23 Temmuz 2016 Cumartesi

Ancient History Edition

türkçe links to original Turkish article

(HaberTürk Newspaper, 23 March 2016)

bythnia all about Bythnia (Wikipedia)

Image result for 2 bin 400 yıllık sarayın tünel ve mahzenleri bulundu
Turn a shovel in Turkey and see what you might find.

In Bursa, a tunnel, cistern and water canals that brought water
from Uludağ mountain, all related to the ancient Bythnia Palace,
which was built on the Tophane slopes of Uludağ, have been

The Bursa municipality is conducting the restoration work in
Tophane Park, across fron the Muradiye State Hospital, that
will reveal living areas that date to 2,400 years ago.  Mayor Recep
Altepe explained that "when we entered the first door we found
10 separate large areas.  These are the palace's lower places and
were used for various purposes."

Image result for 2 bin 400 yıllık sarayın tünel ve mahzenleri bulundu
How could they have done this without an Iphone?

Continuing, Mayor Altepe stated that "there are corridors and
paths here, along with canals that brought pure, fresh water
to the palace from the Pınarbaşı spring on the Uludağ slopes.
Everything is connected. We've found an amazing treasure."

Image result for bursa tophane parkı harita

//ed. note. original Turkish article unavailable digitally but here's
an English version://

pyramid diary

(HaberTürk Newspaper, 23 July 2016)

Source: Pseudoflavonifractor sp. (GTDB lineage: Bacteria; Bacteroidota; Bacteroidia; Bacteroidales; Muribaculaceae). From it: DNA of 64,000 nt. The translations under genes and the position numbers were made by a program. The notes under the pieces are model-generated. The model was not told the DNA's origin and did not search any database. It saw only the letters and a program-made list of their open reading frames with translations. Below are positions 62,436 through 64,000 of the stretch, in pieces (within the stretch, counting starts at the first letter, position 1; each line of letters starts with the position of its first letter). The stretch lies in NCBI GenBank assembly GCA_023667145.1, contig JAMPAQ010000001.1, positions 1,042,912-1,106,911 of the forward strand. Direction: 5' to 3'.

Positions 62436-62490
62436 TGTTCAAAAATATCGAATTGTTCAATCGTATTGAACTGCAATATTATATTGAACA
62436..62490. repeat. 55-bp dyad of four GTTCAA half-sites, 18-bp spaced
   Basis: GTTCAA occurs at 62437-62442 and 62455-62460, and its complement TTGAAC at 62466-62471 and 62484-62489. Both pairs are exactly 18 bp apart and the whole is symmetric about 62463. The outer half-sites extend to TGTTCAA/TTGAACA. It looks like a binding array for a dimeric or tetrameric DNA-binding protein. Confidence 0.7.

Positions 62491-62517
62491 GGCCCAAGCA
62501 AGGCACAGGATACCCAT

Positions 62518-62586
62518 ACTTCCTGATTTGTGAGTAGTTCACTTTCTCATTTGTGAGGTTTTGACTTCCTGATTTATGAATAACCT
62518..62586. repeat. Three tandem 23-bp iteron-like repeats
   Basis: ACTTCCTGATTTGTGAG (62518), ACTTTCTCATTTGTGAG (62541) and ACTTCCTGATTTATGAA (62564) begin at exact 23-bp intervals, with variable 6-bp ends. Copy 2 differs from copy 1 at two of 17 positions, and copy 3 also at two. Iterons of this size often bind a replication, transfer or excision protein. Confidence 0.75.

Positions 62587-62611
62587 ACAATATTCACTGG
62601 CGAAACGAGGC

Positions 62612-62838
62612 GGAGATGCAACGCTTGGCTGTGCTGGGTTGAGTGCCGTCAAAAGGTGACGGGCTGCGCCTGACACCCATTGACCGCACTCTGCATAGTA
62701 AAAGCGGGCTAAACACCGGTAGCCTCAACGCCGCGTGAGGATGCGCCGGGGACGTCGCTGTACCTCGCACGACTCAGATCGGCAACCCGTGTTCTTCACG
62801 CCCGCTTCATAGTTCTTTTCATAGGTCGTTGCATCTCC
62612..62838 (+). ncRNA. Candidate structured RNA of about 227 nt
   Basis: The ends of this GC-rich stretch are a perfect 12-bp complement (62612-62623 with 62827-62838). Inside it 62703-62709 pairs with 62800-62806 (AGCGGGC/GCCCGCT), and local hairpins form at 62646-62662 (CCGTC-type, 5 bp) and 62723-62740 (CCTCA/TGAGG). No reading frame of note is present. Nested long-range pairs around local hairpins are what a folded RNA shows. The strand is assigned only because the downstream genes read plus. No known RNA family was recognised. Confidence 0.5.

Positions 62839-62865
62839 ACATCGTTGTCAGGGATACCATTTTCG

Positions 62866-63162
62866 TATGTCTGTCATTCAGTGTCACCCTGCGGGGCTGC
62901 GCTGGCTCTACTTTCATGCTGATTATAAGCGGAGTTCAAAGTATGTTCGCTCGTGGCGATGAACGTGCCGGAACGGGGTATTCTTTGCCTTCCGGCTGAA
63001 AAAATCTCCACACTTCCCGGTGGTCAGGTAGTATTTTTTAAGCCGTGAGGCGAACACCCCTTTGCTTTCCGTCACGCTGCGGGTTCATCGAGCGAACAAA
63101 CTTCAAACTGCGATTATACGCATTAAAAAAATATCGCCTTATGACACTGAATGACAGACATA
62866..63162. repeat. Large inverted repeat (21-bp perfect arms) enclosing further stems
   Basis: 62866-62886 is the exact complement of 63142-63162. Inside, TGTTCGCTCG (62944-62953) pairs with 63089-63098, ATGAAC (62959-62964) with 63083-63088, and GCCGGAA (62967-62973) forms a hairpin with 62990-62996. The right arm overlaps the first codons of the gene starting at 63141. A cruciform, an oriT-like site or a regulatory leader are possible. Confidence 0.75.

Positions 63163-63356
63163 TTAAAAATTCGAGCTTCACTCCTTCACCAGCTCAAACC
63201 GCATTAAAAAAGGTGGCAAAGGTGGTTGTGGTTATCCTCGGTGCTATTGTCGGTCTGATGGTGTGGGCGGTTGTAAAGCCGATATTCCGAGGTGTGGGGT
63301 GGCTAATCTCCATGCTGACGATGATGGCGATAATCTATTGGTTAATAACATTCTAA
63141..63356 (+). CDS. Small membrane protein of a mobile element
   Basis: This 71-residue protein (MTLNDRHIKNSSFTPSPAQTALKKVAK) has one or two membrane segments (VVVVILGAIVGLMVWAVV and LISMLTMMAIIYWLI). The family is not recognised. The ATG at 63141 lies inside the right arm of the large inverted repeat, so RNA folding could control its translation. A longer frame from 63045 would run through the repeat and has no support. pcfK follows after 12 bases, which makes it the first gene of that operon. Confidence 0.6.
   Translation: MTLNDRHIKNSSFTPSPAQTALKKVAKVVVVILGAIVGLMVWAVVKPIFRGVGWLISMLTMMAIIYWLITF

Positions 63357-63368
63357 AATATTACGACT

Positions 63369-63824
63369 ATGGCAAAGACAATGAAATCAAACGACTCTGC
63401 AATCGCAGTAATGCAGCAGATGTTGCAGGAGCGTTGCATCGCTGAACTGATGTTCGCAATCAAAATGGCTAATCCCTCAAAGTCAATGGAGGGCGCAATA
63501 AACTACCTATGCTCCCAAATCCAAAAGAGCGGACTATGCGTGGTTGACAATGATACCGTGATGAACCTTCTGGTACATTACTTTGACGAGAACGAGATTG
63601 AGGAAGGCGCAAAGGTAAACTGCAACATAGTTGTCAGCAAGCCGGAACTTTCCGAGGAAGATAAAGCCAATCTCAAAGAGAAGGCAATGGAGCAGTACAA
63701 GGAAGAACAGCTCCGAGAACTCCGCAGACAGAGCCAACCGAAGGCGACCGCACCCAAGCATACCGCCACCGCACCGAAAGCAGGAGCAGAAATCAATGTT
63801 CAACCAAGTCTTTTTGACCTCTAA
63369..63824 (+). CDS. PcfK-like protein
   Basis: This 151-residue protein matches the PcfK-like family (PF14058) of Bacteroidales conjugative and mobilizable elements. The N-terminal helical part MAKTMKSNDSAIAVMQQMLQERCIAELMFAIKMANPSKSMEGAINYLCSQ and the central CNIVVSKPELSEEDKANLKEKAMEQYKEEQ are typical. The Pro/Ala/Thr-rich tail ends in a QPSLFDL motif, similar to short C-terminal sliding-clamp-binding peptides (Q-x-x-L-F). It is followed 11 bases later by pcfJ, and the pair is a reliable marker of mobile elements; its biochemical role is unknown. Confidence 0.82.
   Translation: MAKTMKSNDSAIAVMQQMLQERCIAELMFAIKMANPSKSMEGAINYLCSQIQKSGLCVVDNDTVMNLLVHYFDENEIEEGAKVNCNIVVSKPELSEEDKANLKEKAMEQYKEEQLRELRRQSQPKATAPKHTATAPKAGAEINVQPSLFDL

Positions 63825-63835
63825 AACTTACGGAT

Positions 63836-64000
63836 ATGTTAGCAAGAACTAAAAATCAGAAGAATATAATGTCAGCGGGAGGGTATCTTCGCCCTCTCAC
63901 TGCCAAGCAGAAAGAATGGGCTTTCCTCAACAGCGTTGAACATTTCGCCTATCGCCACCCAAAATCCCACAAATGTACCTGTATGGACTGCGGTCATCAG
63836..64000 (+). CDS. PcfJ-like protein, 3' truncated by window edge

'The Papyri of Khufu from Wadi al-Jarf' exhibition opens at the Egyptian Museum in Tahrir Square in Cairo. Photo/EPA
             Is that a comma or a period?...

In Cairo last Thursday, the Egyptian Museum displayed the
country's oldest papyrus, which was discovered 3 years ago.
The papyrus dates to 4,500 years ago and reveals how workers
carried the stones that made the Giza Pyramid, what they ate
and details about the workers' daily lives.

The Egyptian Chief of Antique Structures, Halit el-Anany,
noted that "the papyrus was found by a 13-person team of
French and Egyptian archeologists in a cave within Wadi el-
Jarf, the oldest port in the world. One of the papyrus belonged
to a worker named Marr, who wrote about the pyramid
construction work over the course of 3 months.  Marr explains
how they transported the heavy pyramid stones over the canals
of the Nile River."

The second papyrus details how much food each worker received
and the third one has statistics and management information
related to the construction of the pyramids.

 Image result for wadi el jarf map

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